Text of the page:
Here's the story
I have recently discovered (a bit too late) that Western Digital Green hard drives have a serious issue when used in Linux as a main drive or a NAS drive. The problem can also occur in certain situations in windows too. The problem is due to a feature called intellipark. Which parks the heads on the drive after 8secs of drive inactivity.
Many Linux installations write to the file system a few times a minute in the background (eg. writing logs). As a result, there may be 100 or more load cycles per hour, and the load cycle rating may be exceeded in less than a year. This problem also makes the drives very unresponsive and makes your system feel slow as the heads need to be unparked when you try and load something.
My friend has killed two 1TB Green drives on his XBMC media box in 4years. The 500GB drive in my partners machine is in deep trouble as the load_cycle count is at 1991353 after a power_on_hours of 29549hrs. Compare that to my WD Black 1TB which has a load_cycle count of 721 after 13579hrs.
Now Western Digitals specsheet says that the drives are good for 300,000 Load/unload cycles, so this is a pretty big deal. 
How to check/evaluate your WD Green Drive
If you have a Western Digital Green drive, please check your SMART information before it's too late. To do this you will need to install the package called smartmontools :
$ sudo pacman -S smartmontools
or install via pamac or octopi.
Now check like this changing sda to whatever your Green drive is. (Use lsblk in terminal or gparted or i-nex or something to work out which drive it is.):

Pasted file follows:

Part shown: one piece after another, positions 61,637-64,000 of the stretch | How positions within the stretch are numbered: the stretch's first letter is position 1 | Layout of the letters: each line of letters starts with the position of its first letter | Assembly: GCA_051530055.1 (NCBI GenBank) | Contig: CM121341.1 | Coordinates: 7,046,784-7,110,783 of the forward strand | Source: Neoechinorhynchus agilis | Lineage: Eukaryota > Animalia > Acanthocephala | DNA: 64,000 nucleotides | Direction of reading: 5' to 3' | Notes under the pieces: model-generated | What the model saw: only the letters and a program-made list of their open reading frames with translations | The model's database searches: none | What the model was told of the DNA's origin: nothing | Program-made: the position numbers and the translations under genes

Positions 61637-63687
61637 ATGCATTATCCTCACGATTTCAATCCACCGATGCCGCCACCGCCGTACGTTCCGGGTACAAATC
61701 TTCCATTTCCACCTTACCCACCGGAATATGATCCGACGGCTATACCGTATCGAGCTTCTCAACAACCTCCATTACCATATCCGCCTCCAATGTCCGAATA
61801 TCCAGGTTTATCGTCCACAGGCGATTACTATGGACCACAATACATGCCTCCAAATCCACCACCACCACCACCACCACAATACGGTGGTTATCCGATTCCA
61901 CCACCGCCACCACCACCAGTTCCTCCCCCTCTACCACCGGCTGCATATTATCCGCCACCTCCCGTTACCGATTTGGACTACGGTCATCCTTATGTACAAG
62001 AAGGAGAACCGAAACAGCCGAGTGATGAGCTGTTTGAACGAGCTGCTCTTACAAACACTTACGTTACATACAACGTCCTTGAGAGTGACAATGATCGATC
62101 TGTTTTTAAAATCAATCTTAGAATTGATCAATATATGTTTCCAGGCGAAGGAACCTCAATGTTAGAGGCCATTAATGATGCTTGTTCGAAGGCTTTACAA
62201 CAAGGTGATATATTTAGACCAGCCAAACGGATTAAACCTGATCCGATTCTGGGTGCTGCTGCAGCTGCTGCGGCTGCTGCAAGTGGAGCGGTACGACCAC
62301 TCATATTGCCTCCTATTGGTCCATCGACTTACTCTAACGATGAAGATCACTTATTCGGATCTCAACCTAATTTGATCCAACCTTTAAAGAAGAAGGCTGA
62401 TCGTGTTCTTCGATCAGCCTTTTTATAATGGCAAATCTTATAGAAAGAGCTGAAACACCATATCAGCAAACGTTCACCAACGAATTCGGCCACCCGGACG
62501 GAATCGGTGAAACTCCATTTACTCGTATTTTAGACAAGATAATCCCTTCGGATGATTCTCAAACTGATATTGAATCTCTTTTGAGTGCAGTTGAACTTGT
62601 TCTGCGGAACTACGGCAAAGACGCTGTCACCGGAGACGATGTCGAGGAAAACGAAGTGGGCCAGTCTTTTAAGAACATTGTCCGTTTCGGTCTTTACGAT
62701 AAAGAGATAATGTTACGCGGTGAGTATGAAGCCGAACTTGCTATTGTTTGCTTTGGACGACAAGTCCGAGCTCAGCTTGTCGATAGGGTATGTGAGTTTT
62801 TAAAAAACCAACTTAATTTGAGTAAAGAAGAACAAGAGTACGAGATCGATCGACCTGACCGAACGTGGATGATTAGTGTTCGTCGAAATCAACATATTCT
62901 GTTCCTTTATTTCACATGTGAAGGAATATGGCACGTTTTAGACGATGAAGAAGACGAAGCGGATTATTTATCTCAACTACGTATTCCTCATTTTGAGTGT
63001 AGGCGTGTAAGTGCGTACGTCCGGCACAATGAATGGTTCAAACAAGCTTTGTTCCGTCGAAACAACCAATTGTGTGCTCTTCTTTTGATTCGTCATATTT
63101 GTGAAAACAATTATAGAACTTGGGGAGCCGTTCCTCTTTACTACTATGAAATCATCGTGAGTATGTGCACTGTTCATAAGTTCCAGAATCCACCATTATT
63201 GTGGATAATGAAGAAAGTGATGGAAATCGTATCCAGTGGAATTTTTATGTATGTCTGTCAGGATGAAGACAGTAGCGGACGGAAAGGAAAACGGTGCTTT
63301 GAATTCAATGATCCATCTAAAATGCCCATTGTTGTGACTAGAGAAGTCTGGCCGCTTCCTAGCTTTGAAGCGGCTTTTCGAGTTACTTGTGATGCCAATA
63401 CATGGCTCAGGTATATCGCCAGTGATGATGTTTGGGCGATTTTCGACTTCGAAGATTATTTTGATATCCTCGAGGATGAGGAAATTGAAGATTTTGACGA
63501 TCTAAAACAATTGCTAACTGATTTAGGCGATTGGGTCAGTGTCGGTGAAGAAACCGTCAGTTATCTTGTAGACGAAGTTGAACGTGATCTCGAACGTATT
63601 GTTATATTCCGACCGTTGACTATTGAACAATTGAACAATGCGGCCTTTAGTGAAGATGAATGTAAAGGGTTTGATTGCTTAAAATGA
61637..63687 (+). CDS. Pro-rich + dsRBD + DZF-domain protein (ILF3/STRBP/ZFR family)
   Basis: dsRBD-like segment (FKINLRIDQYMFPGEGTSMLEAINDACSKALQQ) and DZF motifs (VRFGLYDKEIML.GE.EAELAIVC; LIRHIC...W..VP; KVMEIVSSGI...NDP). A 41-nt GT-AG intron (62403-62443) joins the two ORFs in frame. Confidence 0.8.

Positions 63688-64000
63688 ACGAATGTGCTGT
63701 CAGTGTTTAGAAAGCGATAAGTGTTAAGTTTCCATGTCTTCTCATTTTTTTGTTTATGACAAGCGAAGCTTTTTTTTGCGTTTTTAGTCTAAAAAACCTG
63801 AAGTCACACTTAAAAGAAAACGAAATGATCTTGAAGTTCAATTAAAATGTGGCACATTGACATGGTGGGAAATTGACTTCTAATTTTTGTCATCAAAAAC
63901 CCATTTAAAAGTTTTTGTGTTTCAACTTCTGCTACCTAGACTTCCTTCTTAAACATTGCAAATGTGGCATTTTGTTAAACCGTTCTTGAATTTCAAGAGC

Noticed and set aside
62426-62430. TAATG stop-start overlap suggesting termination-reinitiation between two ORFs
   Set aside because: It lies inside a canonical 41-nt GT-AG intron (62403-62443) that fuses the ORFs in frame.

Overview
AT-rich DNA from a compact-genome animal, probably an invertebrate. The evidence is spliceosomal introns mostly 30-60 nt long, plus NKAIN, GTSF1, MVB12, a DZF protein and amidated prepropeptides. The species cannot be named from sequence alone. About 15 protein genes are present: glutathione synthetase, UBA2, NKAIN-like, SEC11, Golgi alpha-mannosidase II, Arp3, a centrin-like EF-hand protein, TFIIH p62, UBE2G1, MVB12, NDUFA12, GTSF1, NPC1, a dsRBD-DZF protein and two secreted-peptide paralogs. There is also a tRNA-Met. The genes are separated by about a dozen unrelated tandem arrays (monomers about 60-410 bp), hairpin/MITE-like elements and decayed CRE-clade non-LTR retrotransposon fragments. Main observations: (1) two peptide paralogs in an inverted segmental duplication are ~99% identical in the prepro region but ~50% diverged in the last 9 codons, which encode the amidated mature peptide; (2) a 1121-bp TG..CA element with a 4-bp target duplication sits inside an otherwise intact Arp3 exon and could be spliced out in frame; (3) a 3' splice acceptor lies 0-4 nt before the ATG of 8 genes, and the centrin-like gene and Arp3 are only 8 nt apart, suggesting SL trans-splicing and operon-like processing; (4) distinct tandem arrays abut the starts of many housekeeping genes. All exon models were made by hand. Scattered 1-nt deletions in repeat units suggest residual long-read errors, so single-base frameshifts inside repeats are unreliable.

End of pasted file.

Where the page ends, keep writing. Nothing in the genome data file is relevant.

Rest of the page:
$ sudo smartctl -A /dev/sda | grep "^193" 193 Load_Cycle_Count 0x0032 253 253 000 Old_age Always - 1991353
If the Load cycle count exceeds a few thousand, you're affected by the idle3 timer problem.
Here is how the output should look when this isn't a problem:
$ sudo smartctl -A /dev/sdb | grep "^193"
193 Load_Cycle_Count 0x0032 200 200 000 Old_age Always - 721
This is how we solve the problem
Ok so you have the problem and want to fix it. Western digital have made a DOS utility to fix it if you ask them for it. Or can find it. Its called wdidle3.exe
But we arn't going to use that. Instead we are going to use a Linux unnofficial alternative called idle3-tools. It is already packaged in Manjaro so no need to compile it. but here is the source 
Install idle3-tools with pamac or octopi or like this in the terminal:
$ sudo pacman -S idle3-tools
Now check what your drives timer is currently set as. (Replace sda if needed with your own drive.):
$ sudo idle3ctl -g /dev/sda
It will likely say it's set to 80 [8sec]
Now really we want to just disable the timer altogether like it is on a black drive, and just let our systems power management handle the drive. If you want to just increase the time, then goto  and read the instructions.
To disable the timer (Replace sda if needed with your own drive):
$ sudo idle3ctl -d /dev/sda
Next step is to shutdown and power off your computer. Rebooting isn't enough! You need to power off, so the drive will turn on with the new settings.
Now check again:
$ sudo idle3ctl -g /dev/sda
and it should say disabled.
Remove idle3-tools and smartmontools with octopi or pamac or in a terminal:
$ sudo pacman -R idle3-tools smartmontools
That's it! All done. You can now enjoy the reliability and speed from the WD Green drive that you expected to have when you bought it.
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